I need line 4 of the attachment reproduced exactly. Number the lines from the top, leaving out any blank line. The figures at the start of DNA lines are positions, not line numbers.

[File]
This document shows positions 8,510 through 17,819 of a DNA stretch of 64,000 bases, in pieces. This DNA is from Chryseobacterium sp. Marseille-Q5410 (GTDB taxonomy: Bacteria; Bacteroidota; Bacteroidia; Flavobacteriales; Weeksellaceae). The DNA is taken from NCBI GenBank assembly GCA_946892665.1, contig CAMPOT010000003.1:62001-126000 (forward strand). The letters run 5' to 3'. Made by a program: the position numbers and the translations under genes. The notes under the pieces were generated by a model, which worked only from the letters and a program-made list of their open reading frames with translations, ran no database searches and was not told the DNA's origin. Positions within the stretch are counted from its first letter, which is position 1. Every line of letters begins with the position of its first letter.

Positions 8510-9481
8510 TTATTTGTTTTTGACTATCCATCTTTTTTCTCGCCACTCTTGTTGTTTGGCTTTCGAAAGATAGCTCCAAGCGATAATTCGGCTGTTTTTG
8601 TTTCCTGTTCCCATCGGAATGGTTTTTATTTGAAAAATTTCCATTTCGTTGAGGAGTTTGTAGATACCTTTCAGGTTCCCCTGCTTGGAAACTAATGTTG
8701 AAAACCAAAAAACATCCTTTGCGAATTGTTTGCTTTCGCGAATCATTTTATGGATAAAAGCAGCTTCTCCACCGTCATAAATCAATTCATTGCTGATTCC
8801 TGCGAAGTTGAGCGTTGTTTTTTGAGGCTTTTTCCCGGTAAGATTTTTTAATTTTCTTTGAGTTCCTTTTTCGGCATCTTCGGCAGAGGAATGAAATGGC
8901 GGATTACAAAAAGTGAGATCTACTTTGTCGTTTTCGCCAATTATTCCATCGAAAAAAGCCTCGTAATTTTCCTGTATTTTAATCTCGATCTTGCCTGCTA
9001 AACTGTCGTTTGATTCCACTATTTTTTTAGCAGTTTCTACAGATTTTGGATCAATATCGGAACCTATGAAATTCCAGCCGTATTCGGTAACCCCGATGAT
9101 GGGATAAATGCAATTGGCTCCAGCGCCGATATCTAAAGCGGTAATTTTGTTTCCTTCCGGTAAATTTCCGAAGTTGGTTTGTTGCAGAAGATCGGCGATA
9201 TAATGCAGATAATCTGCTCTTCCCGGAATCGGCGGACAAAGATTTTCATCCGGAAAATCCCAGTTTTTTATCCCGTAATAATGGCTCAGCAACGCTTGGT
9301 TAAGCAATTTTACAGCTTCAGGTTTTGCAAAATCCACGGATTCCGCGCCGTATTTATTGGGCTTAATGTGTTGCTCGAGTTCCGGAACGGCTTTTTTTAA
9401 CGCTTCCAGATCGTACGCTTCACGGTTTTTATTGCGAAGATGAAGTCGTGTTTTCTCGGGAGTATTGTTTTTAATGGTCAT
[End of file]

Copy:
8601 TTTCCTGTTCCCATCGGAATGGTTTTTATTTGAAAAATTTCCATTTCGTTGAGGAGTTTGTAGATACCTTTCAGGTTCCCCTGCTTGGAAACTAATGTTG